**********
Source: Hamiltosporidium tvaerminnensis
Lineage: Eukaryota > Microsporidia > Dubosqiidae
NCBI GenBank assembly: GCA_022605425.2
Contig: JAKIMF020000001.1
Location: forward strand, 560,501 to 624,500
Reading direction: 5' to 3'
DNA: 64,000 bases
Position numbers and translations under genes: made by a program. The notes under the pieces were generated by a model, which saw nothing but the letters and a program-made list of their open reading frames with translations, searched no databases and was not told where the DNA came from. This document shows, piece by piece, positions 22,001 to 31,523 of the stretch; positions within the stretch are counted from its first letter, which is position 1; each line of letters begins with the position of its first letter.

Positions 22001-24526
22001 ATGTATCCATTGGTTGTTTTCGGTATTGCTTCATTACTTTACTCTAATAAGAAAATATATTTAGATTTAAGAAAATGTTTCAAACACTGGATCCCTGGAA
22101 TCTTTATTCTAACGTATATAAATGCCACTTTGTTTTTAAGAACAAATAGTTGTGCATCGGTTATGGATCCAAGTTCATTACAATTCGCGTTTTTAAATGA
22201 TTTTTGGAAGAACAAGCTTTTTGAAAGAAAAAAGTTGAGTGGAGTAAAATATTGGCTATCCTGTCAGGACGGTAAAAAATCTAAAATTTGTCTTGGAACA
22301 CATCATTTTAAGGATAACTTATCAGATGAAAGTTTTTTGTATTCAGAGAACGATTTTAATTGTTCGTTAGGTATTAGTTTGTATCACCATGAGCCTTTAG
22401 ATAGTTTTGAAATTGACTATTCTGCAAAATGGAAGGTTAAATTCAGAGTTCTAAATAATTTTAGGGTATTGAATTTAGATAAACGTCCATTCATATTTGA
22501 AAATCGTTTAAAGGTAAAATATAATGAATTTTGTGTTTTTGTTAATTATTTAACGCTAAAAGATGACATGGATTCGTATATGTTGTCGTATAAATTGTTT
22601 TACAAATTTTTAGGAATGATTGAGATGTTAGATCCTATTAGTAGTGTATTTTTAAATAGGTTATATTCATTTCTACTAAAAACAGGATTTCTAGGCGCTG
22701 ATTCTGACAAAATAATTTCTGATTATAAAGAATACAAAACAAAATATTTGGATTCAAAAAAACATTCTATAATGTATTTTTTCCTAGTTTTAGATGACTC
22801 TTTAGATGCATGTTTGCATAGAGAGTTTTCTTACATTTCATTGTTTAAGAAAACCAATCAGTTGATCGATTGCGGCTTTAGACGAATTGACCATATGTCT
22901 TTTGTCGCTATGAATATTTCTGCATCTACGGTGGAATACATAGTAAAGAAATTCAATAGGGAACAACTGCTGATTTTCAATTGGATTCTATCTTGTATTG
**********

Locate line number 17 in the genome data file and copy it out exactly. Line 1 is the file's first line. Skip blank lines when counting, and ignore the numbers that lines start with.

22701 ATTCTGACAAAATAATTTCTGATTATAAAGAATACAAAACAAAATATTTGGATTCAAAAAAACATTCTATAATGTATTTTTTCCTAGTTTTAGATGACTC